Weekly Wire
Gambit Weekly Victory Celebration

By Geraldine Wyckoff

MARCH 2, 1998:  Waking up on Mardi Gras morning to June Victory's rhythm-infested, let's-go-get-em "Down on the Bayou" will definitely put you in the spirit. It's got that special Mardi Gras Indian, Caribbean-touched beat that is the backbone of so many Mardi Gras songs. It demands that you dance. The tune is the opener of Victory and the Bayou Renegades' brand-new eponymous CD, which is out just in time for the holiday.

The music here is best described as "the Meters meet the Mardi Gras Indians." On one hand, you have Victory's raw guitar and Earl Nunez's bass producing some mighty deep funk. When they work out on the instrumental "Runaway Indian," the result is reminiscent of George Porter and Leo Nocentelli grooving with the Meters in the early years. Solid drumming from Jasmin, Victory's longtime musical partner, keeps that funky edge going.

Then there are the Indian themes and chants like the ones heard on "Hold 'Em Joe" and "Early in the Morning." Victory, who spent years performing and recording with Big Chief Bo Dollis and the Wild Magnolias -- Victory played on Dollis' They Call Us Wild and with the chief on the compilation disc Super Sunday Showdown -- is firmly rooted in Indian traditions. Those influences are present in his chants and vocal inflections as he sings of Carnival day and the Indian gangs. Victory also is a very melodic musician, one who takes a step off the streets and into the dancehalls. The idiom is broadened by an expanded band that includes the soulful saxophone of Anaray James, the keyboards of Dwight Casanova and the percussion of Norwood "Geechie" Johnson and Patrick Williams.

Tambourines and the whooping and hollering in the background of the fast-paced "Early in the Morning" enhance the energetic feeling of the disc and put the listener in the circle of percussion. Meanwhile, on "Cherie," Victory and his band move closer to the musical "mainstream" with more standard elements moving from verse to chorus. There's also a touch of rock 'n' roll added to the Indian and funk and accented by Victory's thoroughly bent guitar notes. The modern blues/rock style of "Take Your Chances" is a passionate love song with a Jimi Hendrix flair. Victory burns this tune up with his seductive guitar work, which is at once minimal and intricate.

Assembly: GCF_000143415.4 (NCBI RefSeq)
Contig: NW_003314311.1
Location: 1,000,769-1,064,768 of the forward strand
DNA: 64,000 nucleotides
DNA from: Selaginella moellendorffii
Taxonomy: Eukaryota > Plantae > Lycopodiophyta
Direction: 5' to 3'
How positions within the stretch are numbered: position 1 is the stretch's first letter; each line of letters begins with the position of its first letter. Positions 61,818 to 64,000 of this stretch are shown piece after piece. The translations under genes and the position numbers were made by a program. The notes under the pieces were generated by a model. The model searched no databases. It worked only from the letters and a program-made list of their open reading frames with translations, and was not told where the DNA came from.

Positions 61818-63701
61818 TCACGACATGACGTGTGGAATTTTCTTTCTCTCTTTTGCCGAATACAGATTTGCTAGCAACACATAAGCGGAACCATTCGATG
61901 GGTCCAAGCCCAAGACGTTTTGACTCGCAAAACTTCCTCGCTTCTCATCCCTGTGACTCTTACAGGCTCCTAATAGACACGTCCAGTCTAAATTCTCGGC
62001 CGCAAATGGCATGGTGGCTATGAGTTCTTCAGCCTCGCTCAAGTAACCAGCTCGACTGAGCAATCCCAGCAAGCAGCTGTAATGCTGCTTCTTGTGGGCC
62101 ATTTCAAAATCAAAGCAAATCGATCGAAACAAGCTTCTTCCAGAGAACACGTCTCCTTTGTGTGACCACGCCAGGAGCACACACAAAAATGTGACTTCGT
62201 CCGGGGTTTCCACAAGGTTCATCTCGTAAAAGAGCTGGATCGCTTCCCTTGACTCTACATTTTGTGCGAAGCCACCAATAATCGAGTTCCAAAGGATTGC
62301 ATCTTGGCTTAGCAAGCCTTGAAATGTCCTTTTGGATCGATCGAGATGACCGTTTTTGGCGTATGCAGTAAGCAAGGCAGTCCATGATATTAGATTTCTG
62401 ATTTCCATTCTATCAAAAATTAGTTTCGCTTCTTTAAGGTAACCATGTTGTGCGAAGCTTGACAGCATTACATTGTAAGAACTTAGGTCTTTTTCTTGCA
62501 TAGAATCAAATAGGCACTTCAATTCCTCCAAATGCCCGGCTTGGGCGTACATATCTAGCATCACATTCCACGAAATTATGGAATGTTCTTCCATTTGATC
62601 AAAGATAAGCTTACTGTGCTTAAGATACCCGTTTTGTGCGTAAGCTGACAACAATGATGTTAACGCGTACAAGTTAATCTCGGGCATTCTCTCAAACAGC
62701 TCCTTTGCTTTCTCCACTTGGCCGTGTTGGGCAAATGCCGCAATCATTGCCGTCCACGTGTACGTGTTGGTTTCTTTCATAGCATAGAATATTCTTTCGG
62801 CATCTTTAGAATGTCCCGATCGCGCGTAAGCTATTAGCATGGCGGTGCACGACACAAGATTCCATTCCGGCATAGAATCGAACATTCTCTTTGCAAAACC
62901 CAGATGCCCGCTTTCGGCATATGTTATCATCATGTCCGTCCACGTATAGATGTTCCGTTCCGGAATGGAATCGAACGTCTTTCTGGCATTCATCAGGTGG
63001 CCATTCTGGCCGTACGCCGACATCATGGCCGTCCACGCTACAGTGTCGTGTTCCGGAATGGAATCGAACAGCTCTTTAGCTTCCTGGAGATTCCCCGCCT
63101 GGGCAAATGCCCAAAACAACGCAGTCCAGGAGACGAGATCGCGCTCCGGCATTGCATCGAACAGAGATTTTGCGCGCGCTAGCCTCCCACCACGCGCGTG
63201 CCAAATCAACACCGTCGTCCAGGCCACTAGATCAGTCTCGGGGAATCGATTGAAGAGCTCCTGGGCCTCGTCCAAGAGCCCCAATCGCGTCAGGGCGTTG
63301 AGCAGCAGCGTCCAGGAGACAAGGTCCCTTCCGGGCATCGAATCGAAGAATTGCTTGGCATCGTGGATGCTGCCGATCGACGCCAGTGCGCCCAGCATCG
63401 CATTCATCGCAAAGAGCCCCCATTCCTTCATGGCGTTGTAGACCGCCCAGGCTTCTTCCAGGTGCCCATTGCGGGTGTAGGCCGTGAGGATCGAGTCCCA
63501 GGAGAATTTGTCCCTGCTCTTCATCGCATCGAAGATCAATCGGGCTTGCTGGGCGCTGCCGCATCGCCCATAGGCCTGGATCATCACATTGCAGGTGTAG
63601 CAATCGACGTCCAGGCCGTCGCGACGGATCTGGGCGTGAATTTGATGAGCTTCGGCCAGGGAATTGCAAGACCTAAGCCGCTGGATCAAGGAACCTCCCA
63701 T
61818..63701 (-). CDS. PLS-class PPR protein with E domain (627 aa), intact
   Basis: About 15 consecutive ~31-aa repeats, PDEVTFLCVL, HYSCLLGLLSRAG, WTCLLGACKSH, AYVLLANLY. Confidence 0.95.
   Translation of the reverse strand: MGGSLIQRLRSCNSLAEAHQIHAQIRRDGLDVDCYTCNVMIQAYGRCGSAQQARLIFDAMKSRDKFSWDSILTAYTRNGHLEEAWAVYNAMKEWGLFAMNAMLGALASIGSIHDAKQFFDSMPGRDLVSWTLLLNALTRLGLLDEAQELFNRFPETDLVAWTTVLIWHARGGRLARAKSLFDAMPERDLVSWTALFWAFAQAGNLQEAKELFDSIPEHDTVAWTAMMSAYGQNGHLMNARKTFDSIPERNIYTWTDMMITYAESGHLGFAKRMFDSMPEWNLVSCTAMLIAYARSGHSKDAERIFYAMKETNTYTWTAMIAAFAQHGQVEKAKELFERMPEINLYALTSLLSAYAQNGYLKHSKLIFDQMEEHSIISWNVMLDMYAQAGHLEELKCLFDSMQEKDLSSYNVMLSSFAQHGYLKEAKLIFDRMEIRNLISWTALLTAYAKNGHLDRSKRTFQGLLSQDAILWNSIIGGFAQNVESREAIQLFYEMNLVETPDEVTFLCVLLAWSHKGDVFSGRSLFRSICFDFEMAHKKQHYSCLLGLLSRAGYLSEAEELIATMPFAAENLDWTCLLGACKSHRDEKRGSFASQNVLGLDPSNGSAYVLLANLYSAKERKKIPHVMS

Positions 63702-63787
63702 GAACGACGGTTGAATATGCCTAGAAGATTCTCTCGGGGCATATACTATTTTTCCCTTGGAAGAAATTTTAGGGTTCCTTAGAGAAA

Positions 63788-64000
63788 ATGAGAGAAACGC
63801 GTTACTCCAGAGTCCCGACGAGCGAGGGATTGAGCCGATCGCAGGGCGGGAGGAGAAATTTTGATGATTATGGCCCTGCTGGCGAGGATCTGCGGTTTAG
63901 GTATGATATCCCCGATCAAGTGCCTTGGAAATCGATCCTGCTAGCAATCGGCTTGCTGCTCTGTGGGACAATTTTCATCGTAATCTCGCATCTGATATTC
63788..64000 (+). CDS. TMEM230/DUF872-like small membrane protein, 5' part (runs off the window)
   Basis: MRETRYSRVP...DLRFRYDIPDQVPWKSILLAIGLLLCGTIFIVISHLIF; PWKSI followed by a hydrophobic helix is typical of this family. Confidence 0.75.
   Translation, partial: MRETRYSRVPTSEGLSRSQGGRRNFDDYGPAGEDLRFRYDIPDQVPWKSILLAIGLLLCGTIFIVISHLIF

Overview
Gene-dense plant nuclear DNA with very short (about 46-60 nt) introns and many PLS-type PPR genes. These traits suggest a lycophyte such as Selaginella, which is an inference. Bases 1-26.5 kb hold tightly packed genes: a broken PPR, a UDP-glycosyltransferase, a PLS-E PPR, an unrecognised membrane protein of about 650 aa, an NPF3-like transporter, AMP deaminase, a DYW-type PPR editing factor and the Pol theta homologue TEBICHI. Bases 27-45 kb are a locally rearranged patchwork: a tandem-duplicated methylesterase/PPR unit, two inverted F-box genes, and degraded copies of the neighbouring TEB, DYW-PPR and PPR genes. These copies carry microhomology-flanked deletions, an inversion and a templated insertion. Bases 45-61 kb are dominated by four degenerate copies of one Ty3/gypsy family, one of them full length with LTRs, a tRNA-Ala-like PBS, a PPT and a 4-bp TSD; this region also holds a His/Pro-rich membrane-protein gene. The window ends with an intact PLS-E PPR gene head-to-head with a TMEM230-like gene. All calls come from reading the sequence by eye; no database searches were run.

June Victory and the Bayou Renegades (Monkey Hill)

Victory quietly creeps into the swamp on "Sometimes You Never Know," a voodoo-flavored song reminiscent of something you might hear from Dr. John. Victory is alone on the vocals here and demonstrates that even when he's soft and bluesy, he remains powerful.

There's a new take on Professor Longhair's "Mardi Gras in New Orleans" when Victory reworks it as "Mardi Gras Time." He adds Indian chants like "Big Chief drinking that fire water" to the well-loved Mardi Gras anthem while leaving intact such familiar lyrics as "Got my ticket in my hand, we're going to go to New Orleans."

The disc ends with "The Real Deal," which begins up-tempo and then melts with a Victory guitar slur, only to pick up the rhythm once again. His soloing here and throughout the album is so tasty, and, most important, it lacks the excessiveness that hampers so many other guitarists. Victory leaves room for the rhythm section to jump in, which drives the music and maintains our interest.

The music of June Victory and the Bayou Renegades is totally New Orleans. With its roots in the traditions of Mardi Gras Indians, funk and the swamps, it simply could not originate anywhere else. Particularly during Carnival time, nothing but New Orleans music will do, making this album essential and one that should be in your Carnival music collection. With its many moods and focuses, however, it's right for any time of year.

June Victory overflows with talent and deserves greater recognition. This album just might be the rhythmic boost to make his a household name among lovers of authentic New Orleans music.


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